Unity Bank on Thursday said it provided a $752,000 U.S. Small Business Administration loan to help fund the opening of Muddy Waters Gastropub, a unique Asbury restaurant that provides Austrian and Hungarian favorites as well as traditional pub fare.
Muddy Waters, located at 1090 State Route 173 in Asbury, was previously operated as American Spirits Bar. Muddy Waters owner and chef Attila Geczi acquired the more than 4,000-square-foot building and nearly six-acre property last fall and went to work creating a restaurant experience with a distinctly European flair. Geczi has been in the restaurant business for more than 30 years and worked and consulted in five countries on two continents.
“Unity Bank has helped bring our dream for Muddy Waters to life and we could not be more thankful for everything the bank has done for our small business,” Geczi said. “Our family has been making wine professionally for centuries, and serving wine always goes hand-in-hand with good food. The sense of hospitality and the need for hard work has been ingrained in us since we were children. I started working on our family vineyard in Hungary when I was 8 years old.”
Geczi and his wife, Eniko, have updated the former restaurant’s kitchen, cleaned up the dining space, and repaired and painted the exterior. They also built a stage and acquired a professional sound system and a drum kit for musicians to use on nights when Muddy Waters offers live music. They also removed nearly 50 dead ash trees on the property and initiated the first phase of a landscape rehabilitation.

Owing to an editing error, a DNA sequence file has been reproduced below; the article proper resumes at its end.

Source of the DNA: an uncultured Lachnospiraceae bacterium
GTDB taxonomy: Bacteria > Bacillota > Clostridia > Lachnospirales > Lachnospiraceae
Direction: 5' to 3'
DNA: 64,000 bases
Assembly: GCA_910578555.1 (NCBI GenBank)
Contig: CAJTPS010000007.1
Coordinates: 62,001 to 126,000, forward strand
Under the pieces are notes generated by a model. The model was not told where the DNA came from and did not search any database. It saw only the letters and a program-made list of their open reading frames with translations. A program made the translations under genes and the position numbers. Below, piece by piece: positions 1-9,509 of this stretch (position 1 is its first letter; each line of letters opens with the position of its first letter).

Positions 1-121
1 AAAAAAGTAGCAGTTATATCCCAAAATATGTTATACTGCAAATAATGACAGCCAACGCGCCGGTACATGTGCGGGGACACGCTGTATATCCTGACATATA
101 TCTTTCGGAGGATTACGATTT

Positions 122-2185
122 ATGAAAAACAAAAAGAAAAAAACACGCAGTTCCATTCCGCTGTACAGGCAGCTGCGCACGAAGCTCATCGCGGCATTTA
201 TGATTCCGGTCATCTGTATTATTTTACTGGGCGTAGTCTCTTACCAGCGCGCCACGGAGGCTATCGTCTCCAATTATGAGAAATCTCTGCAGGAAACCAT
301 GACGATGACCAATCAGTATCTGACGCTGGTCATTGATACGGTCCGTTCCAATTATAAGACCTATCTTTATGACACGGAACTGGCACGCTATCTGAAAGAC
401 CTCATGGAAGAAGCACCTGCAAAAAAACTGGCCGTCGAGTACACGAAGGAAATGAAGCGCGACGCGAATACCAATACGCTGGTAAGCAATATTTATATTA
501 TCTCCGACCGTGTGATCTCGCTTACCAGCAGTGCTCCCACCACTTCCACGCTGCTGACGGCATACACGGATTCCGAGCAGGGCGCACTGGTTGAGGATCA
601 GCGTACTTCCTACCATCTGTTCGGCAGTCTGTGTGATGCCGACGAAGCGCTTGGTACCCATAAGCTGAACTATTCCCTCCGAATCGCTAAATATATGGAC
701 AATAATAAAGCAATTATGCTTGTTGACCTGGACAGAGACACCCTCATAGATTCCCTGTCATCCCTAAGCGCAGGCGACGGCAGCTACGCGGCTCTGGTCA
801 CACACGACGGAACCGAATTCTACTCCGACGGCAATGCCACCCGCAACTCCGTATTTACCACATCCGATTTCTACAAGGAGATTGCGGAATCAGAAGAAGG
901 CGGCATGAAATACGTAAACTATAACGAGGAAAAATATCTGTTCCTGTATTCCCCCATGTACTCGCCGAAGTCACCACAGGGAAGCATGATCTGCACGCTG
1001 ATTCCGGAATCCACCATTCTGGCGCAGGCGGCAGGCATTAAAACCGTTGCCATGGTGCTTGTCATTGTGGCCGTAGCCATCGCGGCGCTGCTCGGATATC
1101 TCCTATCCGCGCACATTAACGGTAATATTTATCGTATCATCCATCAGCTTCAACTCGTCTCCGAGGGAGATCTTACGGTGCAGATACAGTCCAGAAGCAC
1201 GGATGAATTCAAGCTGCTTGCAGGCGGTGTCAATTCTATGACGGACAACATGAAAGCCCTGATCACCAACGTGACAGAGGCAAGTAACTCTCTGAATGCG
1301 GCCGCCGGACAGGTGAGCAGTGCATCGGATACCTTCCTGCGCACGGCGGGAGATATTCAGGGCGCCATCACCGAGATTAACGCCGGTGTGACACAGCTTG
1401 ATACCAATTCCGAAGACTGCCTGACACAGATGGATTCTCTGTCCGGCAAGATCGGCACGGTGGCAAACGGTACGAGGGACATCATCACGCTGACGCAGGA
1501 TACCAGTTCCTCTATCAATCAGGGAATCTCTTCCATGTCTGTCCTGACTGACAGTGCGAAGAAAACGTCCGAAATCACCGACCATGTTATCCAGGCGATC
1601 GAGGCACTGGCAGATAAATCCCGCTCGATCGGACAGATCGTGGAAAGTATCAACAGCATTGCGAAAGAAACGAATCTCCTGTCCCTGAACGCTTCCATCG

“We want to transform our beautiful six-acre property to be able to host weddings, company outings and music festivals,” said Geczi.
“We appreciate the opportunity to help the Geczis fulfill their dreams for Muddy Waters,” Unity Bank CEO and President James Hughes said. “As a community bank, we understand that every small business is unique and, as an SBA preferred lender, we can expedite funding for local entrepreneurs. We look forward to Muddy Waters enjoying great success in the community for years to come.”
Geczi opened his first business in Hungary when he was 19, selling the wine that his family produced. After completing his culinary education and gaining restaurant experience in Europe, he emigrated to the U.S. in 1994 and worked in restaurants in New York City and New Jersey.
“Obviously, my heritage gave me the inspiration for Muddy Waters and the fact that I can cook Austrian and Hungarian dishes very well,” Geczi said. “The concept of the restaurant is a gastropub that gives me the creative freedom to do whatever dishes we think will be well received by our clientele. That is why I never wanted to do a 100% ethnic restaurant, as it confines you in one cuisine. And, you know, It’s hard to dance with shackles on. The idea is simple: We take well-loved peasant dishes from both the New and the Old World and elevate them to a restaurant level using cutting-edge culinary techniques, and wholesome fresh ingredients. Having the restaurant in farm country allows me to score my veggies and meat from local farms. Here farm to table is not a trend, it’s a no-brainer.”